What it takes to secure your SDK: An interview with Abdullah, Adjust's Mobile Security Specialist
Jul 26, 2018
We sat down with Abdullah Joseph, Mobile Security Specialist at Adjust, to talk SDK spoofing. A relatively new player in the fraud cat-and-mouse game, SDK spoofing is a sophisticated and frustratingly hard to detect method of ad fraud - and it’s conning marketers out of a huge amount of their campaign budgets.
As soon as we discovered this method of fraud, we began developing ways to prevent it from reaching clients’ datasets. Today, we’re the only attribution provider on the market with a strong, effective solution against SDK spoofing. Read on to learn exactly how we’re fighting it.
SDK spoofing is the latest method of fraud to hit the mobile ecosystem. Can you tell us a bit more about the problem, and what it involves?
We’ve seen a dramatic increase in fraud rates over the past 12 months - in fact, they’ve almost doubled in that time. This is partly explained by a big rise in SDK spoofing.
Put simply, SDK spoofing is the ability to masquerade as a legitimate device. Fraudsters will collect real device data and, by learning which URL parameters represent specific actions within an app, they can figure out a URL set up that allows them to create installs out of thin air. Crucially, the install never actually happened - but everything else, including the device and device data, is real. That makes SDK spoofing incredibly hard to spot, and we see that it now accounts for 37% of all rejected installs.
Why do we as an industry need to be concerned about SDK spoofing?
First, SDK spoofing means advertisers are wasting a huge amount of their budget on fake installs. In some cases, we’ve seen it be responsible for as much as 80% of an app’s installs. That’s potentially a lot of money that could be spent acquiring real users.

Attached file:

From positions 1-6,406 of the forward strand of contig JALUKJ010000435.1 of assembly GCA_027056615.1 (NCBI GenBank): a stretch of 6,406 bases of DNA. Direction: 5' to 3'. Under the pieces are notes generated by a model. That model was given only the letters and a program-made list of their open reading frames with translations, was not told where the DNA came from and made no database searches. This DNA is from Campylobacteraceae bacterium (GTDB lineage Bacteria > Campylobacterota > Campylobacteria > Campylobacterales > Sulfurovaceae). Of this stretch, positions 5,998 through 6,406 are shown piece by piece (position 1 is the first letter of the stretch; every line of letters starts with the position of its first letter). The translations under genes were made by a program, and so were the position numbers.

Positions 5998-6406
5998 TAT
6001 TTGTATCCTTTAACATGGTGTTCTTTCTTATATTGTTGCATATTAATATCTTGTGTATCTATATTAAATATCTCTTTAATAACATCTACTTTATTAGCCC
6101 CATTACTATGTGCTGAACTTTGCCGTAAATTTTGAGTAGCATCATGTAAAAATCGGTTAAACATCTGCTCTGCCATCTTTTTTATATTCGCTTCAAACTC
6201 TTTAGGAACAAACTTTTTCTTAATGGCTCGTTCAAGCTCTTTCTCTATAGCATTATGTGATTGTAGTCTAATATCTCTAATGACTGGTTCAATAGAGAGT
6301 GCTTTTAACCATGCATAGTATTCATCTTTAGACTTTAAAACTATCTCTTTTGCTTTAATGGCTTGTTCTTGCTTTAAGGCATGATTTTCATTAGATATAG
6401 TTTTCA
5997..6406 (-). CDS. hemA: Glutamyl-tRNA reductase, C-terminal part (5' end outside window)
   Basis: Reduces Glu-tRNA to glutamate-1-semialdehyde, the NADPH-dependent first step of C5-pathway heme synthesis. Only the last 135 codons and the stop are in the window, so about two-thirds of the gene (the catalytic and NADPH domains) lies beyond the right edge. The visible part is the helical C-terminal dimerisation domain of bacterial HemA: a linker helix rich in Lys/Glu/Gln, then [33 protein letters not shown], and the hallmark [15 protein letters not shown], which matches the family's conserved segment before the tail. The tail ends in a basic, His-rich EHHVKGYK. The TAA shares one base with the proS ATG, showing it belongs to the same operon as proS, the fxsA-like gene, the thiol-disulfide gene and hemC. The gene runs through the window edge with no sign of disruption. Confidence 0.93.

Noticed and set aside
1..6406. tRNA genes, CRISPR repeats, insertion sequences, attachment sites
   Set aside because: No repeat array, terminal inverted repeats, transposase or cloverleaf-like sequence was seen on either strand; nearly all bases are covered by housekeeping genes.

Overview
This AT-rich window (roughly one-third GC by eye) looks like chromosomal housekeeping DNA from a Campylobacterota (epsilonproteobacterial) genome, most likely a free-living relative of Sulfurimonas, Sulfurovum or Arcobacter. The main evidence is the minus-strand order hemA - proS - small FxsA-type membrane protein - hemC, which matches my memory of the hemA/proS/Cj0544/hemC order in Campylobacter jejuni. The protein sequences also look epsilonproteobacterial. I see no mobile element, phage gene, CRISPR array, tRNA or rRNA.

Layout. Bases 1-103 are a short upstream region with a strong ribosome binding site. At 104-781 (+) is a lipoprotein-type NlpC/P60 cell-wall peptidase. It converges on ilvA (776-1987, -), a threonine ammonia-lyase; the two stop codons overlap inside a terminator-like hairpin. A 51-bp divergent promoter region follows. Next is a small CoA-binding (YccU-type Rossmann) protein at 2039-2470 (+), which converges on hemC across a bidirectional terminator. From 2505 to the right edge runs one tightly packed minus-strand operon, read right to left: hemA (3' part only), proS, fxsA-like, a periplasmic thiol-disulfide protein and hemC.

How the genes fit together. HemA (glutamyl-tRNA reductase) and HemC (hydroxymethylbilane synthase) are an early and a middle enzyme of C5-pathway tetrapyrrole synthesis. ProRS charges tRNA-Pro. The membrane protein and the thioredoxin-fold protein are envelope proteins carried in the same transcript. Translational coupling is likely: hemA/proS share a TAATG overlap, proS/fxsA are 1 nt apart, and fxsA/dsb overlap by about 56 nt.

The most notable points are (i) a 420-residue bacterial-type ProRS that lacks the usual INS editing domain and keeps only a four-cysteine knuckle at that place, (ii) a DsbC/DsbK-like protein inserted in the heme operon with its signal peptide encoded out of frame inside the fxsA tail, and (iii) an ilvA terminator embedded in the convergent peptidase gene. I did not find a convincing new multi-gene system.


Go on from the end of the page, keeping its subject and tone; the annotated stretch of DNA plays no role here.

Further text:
Secondly, fraud rates dramatically skew clients’ data, and that will go on to affect how they spend their budget. Marketers might think a particular campaign is performing especially well, and will then invest more money in these channels - but really, this “success” is simply down to fraudulent installs.
For ourselves, as an attribution provider, tracking is our bread and butter. Our entire business is built on providing clients with data that’s as legitimate as possible. And if we’re not verifying attribution properly, then that’s a problem.
How do you begin to solve such a widespread problem?
We believe the first step of prevention is always education, so we started out by doing a huge amount of research on the issue. That included launching a big investigation into how apps were exploiting the system. Because SDK spoofing relies on grabbing real users’ data to fake URL setups, we realized that fraudsters must have access to this data either through their own apps or by leveraging apps they have access to.
We knew that the key to fighting this method of fraud relied on securing our SDK from the perpetrators. When an app install comes through to us, the first thing we need to verify is that the tracked event really occurred. With SDK spoofing, the hard part is that these credentials are easy to fake - you’re basically trusting what the messenger is saying. And that’s where the issue comes from: we need a better way to verify things.
Can you tell us more about how our solution works?
The fraud team worked hand-in-hand with the SDK team to come up with a reliable solution: a cryptographically secure signature hash that signs SDK communication packages. We introduced a new dynamic parameter to the install URL, which can’t be guessed or stolen, and is only ever used once. Our backend verifies the traffic coming from the SDK through the signature, making sure the request is coming from a trusted device, and if there’s a match, we will accept the install. Essentially, we’re equipping the SDK to verify the install as extensively as possible. This system essentially makes it so a fraudster won’t find it so easy to break in.
Alongside integrating the signature hash, our backend also conducts some parameter processing and filtering in order to detect anomalies in the request. The SDK sends the request in a very structured and organized manner, which fraudsters sometimes neglect. For example, a fraudster could randomly send out a request coming from iOS 10.2.2 - when actually, there was never an iOS 10.2.2. Many less sophisticated attackers don't do their homework.
It’s challenging, as SDK spoofing has become so widespread in such a short space of time. Fraudsters are constantly finding new workarounds to steal from marketers’ advertising budget. They’re not standing still, which means we can’t either. That’s why we’re always working on updates to our solution, and adding more levels of increasingly complex security to protect our clients.